Join Us on a Great Adventure for the Lord!

The Lord of the harvest needs workers in His vineyard!
Will you answer His loving call?
Do you want to know more about what it means to be a brother? Listen to Br. Michael's interview on Spirit Radio about the life of a Knight and what this call to consecrated life is about.
09 - 01 - 21 Brother Michael Mary - Knights Of The Holy Eucharist - Vocations
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What does it take to become a Knight of the Holy Eucharist? A young man should:
  • Be a single Catholic in good standing
  • Have no legal responsibilities
  • Have good physical and mental stability
  • Be a high school graduate 18-30 years old
  • Have the ability to perform strenuous manual labor
  • Have a desire to serve and not to be served

“Religious are not better than other men—they are chosen for the benefit of mankind and the glorification of God on earth. Men climb mountains, scale heights, venture into the unexplored to prove to other men it can be done. This is the witness of today’s disciples—they provide a needed witness that holiness is possible in today’s world because there is one whose Indwelling Presence accomplishes the difficult, the impossible and the miraculous—a change of life, ideals and goals.” — Mother Angelica

"You did not choose me, no, I chose you; and I commissioned you to go out and to bear fruit." (Jn. 15:16)

You can email us at [email protected]
or write to us via regular mail:

Knights of the Holy Eucharist
7303 N. 112th St.
Waverly, NE 68462  U.S.A.

Stages of Formation
Aspirancy: Up to 6 months

During aspirancy, the young man is introduced to our Eucharistic-Marian-Papal-Franciscan spirituality by spending time with us and participating in our work and prayer. There is no commitment yet, and the aspirant is free to leave at any time.

Candidacy: Up to 6 months

As a candidate, the young man participates more fully in community life. If he feels called to remain, he can make a short-term promise to continue in the community until Holy Thursday or October 4th, the Solemnity of St. Francis, whichever comes first, when, God willing, he will become a postulant.

Postulancy: 1-2 years

The postulant continues his transition from secular life to consecrated life, begins his formation in the particular spirituality of the Knights, and receives the instruction and assistance he needs to make a prayerful, mature choice about his vocation.

Novitiate: 1-2 years

The novitiate is the principal phase of formation as the novice enters more fully into the community. Under the guidance and care of the Vocation Director, the novice learns the responsibilities of community life; practices the evangelical counsels of chastity, poverty, and obedience; and grows in knowledge of his divine vocation (whatever it may be) and of the Knights.

Temporary profession of vows: 3-5 years

The Juniorate is a period of formation that lasts the whole time of private vows. During this time, the Knight affirms his voluntary commitment made to God. Through human, spiritual, religious, and apostolic formation, he prepares that he may better serve the Church as a Knight. At the same time, he strives to reach the personal maturity necessary to make his final profession of vows if that is God’s will.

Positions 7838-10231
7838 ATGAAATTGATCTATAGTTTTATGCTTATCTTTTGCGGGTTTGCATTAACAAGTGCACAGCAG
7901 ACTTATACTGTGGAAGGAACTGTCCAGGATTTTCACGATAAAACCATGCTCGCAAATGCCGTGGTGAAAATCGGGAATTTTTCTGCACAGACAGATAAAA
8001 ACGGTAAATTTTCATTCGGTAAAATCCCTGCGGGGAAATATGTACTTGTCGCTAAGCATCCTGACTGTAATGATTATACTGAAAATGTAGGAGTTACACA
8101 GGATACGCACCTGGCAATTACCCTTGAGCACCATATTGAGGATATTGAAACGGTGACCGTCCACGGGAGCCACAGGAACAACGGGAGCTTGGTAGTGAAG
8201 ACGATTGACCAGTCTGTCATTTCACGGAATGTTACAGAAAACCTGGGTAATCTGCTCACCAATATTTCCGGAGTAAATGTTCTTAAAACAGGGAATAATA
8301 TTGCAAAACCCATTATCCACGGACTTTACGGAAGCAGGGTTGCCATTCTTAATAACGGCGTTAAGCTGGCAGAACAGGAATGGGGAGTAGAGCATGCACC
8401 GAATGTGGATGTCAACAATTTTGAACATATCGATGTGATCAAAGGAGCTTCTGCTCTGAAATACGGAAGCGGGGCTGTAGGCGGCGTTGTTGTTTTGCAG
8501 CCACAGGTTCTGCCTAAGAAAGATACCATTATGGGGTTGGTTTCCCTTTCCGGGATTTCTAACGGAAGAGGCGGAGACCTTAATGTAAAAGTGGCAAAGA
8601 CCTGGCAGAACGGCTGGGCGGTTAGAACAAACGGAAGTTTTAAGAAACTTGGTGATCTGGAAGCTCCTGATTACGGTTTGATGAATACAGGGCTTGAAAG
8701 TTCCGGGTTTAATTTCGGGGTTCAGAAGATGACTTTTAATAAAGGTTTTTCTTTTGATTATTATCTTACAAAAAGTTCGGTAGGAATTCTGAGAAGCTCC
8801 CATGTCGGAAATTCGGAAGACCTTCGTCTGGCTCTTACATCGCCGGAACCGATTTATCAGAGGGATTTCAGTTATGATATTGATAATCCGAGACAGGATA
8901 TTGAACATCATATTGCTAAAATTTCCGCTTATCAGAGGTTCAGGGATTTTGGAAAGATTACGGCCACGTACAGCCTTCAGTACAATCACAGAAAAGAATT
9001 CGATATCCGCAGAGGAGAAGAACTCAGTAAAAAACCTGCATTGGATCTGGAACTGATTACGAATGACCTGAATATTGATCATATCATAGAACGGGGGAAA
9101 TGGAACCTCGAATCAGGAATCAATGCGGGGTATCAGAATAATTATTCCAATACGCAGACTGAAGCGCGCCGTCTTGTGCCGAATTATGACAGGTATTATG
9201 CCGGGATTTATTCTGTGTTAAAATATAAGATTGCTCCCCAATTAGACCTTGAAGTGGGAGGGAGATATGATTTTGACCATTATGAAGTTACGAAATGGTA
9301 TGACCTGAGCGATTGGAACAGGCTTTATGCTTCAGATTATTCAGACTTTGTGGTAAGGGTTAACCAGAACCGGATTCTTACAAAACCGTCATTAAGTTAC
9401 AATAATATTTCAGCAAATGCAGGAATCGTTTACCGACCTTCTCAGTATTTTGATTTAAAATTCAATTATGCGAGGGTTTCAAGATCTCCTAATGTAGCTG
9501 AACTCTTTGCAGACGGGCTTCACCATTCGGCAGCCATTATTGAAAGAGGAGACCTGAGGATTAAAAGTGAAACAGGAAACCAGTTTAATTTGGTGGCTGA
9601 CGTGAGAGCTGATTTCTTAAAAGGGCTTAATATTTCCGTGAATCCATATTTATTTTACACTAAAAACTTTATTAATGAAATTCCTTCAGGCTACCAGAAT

Final Profession: After completion of temporary vows

When the time of private vows has been completed and the Knight is wholly dedicated to his mission and sufficiently understands what he will be undertaking, he makes his final profession of the vows of poverty, chastity, and obedience, committing to remain in the community for life. He strives ever more to live out his calling and grow in holiness.

Are you called to be a Knight?

The consecrated life is challenging yet joyful and rewarding at the same time! The Knights exist to serve the Church and the wider community by prayer; adoration of the Most Blessed Sacrament; and a wide-ranging variety of apostolic works, including training altar servers, giving spiritual talks, online evangelizing, and assisting the poor.

Our life is a balance of work, prayer, and free time/recreation (think fun!) lived in community. We treat one another as brothers, and our fraternal life gives each individual support on his heavenly journey. “A religious community is a gift of the Spirit. It is the love of God, poured into our hearts by the Holy Spirit, from which religious community takes its origin and is built as a true family gathered together in the Lord’s name” (Fraternal Life in Community, Congregation for Institutes of Consecrated Life & Societies of Apostolic Life).

One of our important duties is serving Holy Mass, which we do as reverently as we can. The Knights are blessed to serve Mass in both forms, the Ordinary Form and the Extraordinary Form (Traditional Latin Mass).


“This is the meaning of the call to the consecrated life: it is an initiative coming wholly from the Father, who asks those whom he has chosen to respond with complete and exclusive devotion. The experience of this gracious love of God is so deep and so powerful that the person called senses the need to respond by unconditionally dedicating his or her life to God, consecrating to him all things present and future, and placing them in his hands” (Vita Consecrata 17).

Take a brief survey to see if a vocation to the Knights of the Holy Eucharist is for you!

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